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Publication numberUS2752937 A
Publication typeGrant
Publication dateJul 3, 1956
Filing dateJul 8, 1950
Priority dateJul 8, 1950
Publication numberUS 2752937 A, US 2752937A, US-A-2752937, US2752937 A, US2752937A
InventorsRobert H Hieger
Original AssigneeRobert H Hieger
Export CitationBiBTeX, EndNote, RefMan
External Links: USPTO, USPTO Assignment, Espacenet
Carburetor float valve
US 2752937 A
Abstract  available in
Previous page
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Claims  available in
Description  (OCR text may contain errors)

July 3, 1956 R. H. HiEGER CARBURETOR FLOAT VALVE Filed July 8. 1950 11.5 MM 6 O zNVENToR. obef //ecyer BY a 9 M forneq.

United States Patent O CARBURETR FLGAT VALVE Robert H. Hieger, Detroit, Mich.

Application July S, 1950, Serial No. 172,723

2 Claims. (Cl. IS7- 434) This invention relates to carburetors for internal combustion engines, and more particularly to a lloat valve mechanism for such carburetors.

Most carburetors as now constructed include a fuel reservoir in which the fuel is maintained at a substantially constant level by means of a float which controls the inflow of fuel to the reservoir from an engine-driven fuel pump.

The float controlled valve which regulates the inllow of fuel to the reservoir is often subject to misalignment between the movable valve member and the stationary valve member, resulting in leakage of fuel therepast even when the valve is in the closed position, with the result that at idle, when the rate of fuel ilow to the engine is low, the fuel level in the reservoir gradually rises, pro-` ducing an overrich mixture and loading the engine.

Defective operation of the tloat valve mechanism may result from other causes, and is diificult to detect, since commercial carburetors are so constructed that itis impossible, without disassembling the carburetor, to apply a measured amount of fluid pressure or suction to the fuel inlet thereof and note the resulting tlow. Also, if leakage is found or suspected, it is diicult to remedy by means of ordinary shop tools.

The present invention 'aims to overcome these defec by providing a float valve mechanism which is self-align` ing; that is, wherein `the movable valve member is free to move laterally to align itself with its seat. The mecha# nism is `assembled as a unit which may be tested before installation to detect leakage. The invention comprises various other features, all of which .are pointed out in the following description, taken in connection with the appended drawing, in which:

Fig. l is a diagrammatic view of a carburetor and the fuel system thereof showing, on an enlarged scale,` one form of the present invention incorporated therein.

Fig. 2 is an enlarged sectional View of the lloat valve mechanism and its associated parts.

Fig. 3 is a horizontal sectional view taken on `the line 3-3 of Fig. 2.

Fig. 4 is a view similar to Fig. 2, but showing a modited form of valve mechanism.

Fig. 5 is a similar View showing a further modilied form of the invention. f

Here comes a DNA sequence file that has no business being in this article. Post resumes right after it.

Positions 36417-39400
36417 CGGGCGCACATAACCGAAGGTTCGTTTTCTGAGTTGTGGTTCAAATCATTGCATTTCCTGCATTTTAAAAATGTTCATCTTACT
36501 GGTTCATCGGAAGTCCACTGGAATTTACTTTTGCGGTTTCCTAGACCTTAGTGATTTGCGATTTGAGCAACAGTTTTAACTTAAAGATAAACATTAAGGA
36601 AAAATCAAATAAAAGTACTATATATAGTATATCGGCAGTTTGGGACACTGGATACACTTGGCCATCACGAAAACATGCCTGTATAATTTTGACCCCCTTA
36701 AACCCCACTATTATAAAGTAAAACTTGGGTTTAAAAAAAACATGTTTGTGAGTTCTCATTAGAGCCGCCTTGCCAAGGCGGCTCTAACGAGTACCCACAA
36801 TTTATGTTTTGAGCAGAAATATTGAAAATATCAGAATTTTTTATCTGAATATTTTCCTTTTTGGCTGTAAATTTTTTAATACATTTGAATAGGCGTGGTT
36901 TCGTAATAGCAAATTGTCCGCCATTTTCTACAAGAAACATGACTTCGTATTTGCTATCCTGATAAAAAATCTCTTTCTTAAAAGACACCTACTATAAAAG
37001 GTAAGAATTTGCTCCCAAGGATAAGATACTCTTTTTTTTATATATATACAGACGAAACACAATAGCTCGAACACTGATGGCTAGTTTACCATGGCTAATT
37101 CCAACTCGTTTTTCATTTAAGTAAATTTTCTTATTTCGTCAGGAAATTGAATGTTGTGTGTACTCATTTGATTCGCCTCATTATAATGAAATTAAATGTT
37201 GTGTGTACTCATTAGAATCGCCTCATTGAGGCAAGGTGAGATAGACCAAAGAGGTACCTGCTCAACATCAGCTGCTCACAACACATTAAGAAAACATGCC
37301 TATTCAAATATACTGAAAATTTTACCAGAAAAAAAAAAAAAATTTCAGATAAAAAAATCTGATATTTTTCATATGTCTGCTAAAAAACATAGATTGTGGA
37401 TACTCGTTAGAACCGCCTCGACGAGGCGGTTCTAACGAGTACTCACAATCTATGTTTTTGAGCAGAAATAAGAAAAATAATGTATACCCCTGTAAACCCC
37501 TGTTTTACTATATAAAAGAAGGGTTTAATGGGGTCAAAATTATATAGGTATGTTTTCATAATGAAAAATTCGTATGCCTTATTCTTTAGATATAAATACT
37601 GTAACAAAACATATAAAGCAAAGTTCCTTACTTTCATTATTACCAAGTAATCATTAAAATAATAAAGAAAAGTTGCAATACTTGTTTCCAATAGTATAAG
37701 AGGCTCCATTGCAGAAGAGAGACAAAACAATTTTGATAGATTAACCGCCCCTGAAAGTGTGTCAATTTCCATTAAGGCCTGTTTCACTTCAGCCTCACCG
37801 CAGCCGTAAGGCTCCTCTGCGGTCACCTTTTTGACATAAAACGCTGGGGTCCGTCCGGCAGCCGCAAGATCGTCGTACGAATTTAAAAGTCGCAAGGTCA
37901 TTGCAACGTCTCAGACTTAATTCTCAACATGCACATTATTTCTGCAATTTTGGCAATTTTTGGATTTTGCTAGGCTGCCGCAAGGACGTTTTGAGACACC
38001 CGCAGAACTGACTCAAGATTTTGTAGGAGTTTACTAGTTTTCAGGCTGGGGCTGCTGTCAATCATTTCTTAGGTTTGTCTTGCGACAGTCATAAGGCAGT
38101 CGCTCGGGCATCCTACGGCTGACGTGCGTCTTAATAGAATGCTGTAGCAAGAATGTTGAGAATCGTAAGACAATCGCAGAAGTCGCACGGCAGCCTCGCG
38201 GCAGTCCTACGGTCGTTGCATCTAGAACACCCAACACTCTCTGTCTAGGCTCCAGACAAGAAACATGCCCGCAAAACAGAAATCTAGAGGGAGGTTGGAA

It is to be understood that the invention is not limited 'in its application to the details of construction and arrangement of parts illustrated in the accompanying drawing, since the invention is capable of other embodiments and of being practiced or carried out in various ways. Also it is to be understood that .the phraseology or terminology employed herein is for the purpose` of description and not of limitation.

The carburetor shown in the drawing is of the downdraft type commonly used with automobile engines, but may be of any known or suitable construe-tion. It comprises a body 8 forming an induction passage which includes an air inlet lli, a main venturi 12, and a mixture outlet 14 designed to be connected to the intake manicounterclockwise direction.

r. ICC

fol-d of an internal combustion engine, not shown. The induction passage is controlled in the usual manner by a manually operated throttle valve lo. Usually an air cleaner, such as is indicated fragmentarily at i8, is connected to the air inlet. Fuel is supplied to the induction passagefrom a reservoir Ztl, which in the example shown is a float chamber having a float 22 therein, which actuates a valve unit indicated generally at 24 and controlling a fuel inlet 26 leading from a source of pressure, such as the usual fuel pump, not shown. From the reservoir 20 the fuel flows through a passage 28 to the main fuel nozzle 32, which discharges at the throat of the main venturi 12.` In the example shown, a second venturi 34 is provided to form a `discharge member for the main nozzle. A metering oriiice 36 is provided in the passage 2S, as is the usual practice, and an idling fuel passage of any suitable construction, not shown, may lead from the passage 32 to` a point above the fuel level L and discharge adjacent the engine throttle 16 when the same is in closed position.` An economizer 38 of known construction is indicated schematically in the drawing, .and may be of the type disclosed in my copending application Serial No. 158,537 tiled April 27, 1950, now Patent No. 2,617,640 dated Nov. ll, 1952. Suitable acceleration pump mechanism, as well as check valves, vents, and metering ori- `ces may be provided,` as known in the art.